Figure 1 presents the trends of health care access and utilization from 2011 to 2014 by race ethnicity. The uninsured rates have been reduced significantly after implementation of the ACA for all races and ethnicities. Specifically, the uninsured rates in 2014 have been reduced by 7% for African Americans and Latinos, 5% for other racial and ethnic groups, and 3% for whites, compared with the uninsured rates in 2011. The uninsured rates were still the highest among Latinos in 2014, compared with all other racial/ethnic groups. The reductions in the probabilities of having any delayed or forgone care range from 1% for whites to 6% for Latinos. African Americans were more likely to have any delayed or forgone care in 2014, compared with other racial and ethnic groups. Results also show the significant increase in the probabilities of having any physician visit. Latinos, African Americans, and whites were 5%, 3%, and 2% more likely to have any physician visit during the survey year in 2014 compared with 2011. The probabilities of having any ED visit are similar before and during 2014.
Table 1 shows the results of multivariate linear probability models that control for predisposing, enabling, and need factors. After controlling for all the covariates, the ACA implementation (year indicator 2014) is associated with significant reductions in the probabilities of being uninsured (coef=−0.03, P<0.001), delaying any necessary care (coef=−0.03, P<0.001), forgoing any necessary care (coef=−0.02, P<0.001), and a significant increase in the probability of having any physician visits (coef=0.02, P<0.001), compared with 2011. Year indicators also show that probabilities of delaying or forgoing any necessary care have been consistently reduced each year since 2011. The reductions are more pronounced in 2014, after the ACA’s full implementation. The association between year indicator of 2014 and the probability of having any ED visits is not significant.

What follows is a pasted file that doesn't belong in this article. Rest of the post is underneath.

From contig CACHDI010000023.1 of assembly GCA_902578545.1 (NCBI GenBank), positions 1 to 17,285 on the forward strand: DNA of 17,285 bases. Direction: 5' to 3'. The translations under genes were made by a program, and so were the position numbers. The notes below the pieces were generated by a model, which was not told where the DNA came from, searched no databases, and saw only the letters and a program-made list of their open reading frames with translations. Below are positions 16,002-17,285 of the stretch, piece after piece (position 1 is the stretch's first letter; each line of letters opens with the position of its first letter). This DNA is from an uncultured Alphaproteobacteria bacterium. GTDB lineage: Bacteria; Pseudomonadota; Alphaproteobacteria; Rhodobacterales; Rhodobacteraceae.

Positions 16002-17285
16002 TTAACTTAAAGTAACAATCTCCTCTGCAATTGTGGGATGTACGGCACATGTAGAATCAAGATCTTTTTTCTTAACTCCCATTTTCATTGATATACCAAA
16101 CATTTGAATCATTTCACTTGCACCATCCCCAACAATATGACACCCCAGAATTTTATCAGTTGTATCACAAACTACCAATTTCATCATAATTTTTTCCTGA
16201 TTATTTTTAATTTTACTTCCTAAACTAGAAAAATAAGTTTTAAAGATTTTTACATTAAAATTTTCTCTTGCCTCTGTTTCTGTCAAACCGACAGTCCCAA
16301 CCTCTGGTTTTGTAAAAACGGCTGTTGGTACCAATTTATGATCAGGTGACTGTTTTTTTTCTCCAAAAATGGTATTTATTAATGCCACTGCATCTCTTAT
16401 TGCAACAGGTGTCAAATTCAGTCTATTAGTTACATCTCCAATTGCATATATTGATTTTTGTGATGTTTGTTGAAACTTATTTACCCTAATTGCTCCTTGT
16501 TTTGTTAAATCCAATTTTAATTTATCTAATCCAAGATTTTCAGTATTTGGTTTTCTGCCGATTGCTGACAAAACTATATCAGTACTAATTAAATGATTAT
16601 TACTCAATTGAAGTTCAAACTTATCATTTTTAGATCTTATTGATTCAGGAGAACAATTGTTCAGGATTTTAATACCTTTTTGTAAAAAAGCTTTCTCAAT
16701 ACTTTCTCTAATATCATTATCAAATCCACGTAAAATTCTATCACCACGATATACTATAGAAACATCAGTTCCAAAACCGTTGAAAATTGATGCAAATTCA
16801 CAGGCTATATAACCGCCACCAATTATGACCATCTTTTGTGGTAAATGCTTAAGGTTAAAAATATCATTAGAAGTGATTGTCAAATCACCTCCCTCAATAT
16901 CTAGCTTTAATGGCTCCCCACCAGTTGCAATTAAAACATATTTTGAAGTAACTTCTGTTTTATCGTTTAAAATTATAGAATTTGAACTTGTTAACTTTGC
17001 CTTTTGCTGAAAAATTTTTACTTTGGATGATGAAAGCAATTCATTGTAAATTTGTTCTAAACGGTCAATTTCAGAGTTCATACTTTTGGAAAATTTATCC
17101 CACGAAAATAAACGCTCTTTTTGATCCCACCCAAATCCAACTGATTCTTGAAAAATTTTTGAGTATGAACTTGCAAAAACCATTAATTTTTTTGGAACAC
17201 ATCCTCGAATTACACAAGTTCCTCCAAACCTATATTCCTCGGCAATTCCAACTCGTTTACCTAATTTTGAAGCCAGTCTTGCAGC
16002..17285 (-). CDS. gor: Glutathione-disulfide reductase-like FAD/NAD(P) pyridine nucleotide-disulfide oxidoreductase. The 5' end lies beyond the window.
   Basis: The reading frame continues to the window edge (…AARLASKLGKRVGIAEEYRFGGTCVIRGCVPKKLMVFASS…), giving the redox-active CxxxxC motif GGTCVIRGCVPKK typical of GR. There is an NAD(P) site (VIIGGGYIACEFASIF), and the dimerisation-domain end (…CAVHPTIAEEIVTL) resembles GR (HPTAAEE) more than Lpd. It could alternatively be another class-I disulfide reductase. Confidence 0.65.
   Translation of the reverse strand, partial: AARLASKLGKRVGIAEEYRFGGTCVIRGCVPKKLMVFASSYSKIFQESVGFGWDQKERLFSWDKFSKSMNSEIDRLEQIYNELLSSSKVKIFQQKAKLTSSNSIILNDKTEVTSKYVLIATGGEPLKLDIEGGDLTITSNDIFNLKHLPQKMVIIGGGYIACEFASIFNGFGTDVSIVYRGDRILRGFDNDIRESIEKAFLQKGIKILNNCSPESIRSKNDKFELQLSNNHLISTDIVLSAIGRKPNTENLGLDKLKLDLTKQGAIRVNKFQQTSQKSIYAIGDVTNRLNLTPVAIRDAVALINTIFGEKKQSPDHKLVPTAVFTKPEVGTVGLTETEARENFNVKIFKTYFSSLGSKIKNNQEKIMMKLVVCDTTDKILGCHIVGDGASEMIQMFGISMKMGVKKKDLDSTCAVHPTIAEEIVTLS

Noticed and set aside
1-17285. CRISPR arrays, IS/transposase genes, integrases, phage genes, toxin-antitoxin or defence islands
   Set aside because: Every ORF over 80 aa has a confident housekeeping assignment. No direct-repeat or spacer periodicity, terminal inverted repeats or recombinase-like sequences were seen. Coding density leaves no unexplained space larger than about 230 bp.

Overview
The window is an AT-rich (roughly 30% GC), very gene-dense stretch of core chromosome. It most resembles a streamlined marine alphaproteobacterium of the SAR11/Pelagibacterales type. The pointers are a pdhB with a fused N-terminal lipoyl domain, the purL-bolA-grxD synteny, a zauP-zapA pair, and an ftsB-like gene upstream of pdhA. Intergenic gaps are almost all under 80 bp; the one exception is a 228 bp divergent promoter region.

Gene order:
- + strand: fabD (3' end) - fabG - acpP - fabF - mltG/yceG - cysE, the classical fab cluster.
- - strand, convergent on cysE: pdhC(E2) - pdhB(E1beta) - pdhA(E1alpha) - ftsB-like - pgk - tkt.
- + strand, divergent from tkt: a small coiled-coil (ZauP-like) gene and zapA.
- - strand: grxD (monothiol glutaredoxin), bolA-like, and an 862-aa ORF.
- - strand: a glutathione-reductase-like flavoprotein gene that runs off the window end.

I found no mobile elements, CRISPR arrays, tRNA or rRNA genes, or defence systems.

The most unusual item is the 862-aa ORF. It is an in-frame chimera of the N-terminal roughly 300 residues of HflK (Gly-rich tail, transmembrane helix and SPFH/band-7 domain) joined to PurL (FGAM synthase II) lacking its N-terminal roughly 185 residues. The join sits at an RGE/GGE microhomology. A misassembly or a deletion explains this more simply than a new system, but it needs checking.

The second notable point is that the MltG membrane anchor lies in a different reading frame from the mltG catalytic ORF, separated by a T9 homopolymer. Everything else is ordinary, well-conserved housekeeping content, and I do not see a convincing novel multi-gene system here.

Results also indicate significant variation in health care access and utilization among the different race/ethnicity categories under the ACA. Interaction terms between the 2014 year indicator and race/ethnicity show that the probabilities of being uninsured in 2014 were 4 and 3 percentage points lower for African Americans and Latinos compared with that of whites, respectively. Meanwhile, the probabilities of having any delayed or forgone care were 2 percentage points lower for Latinos, and the probability of having any physician visit in 2014 was 3 percentage points higher for Latinos. African Americans did not have statistically significant differences relative to whites in delaying or forgoing care, or for physician visits in 2014.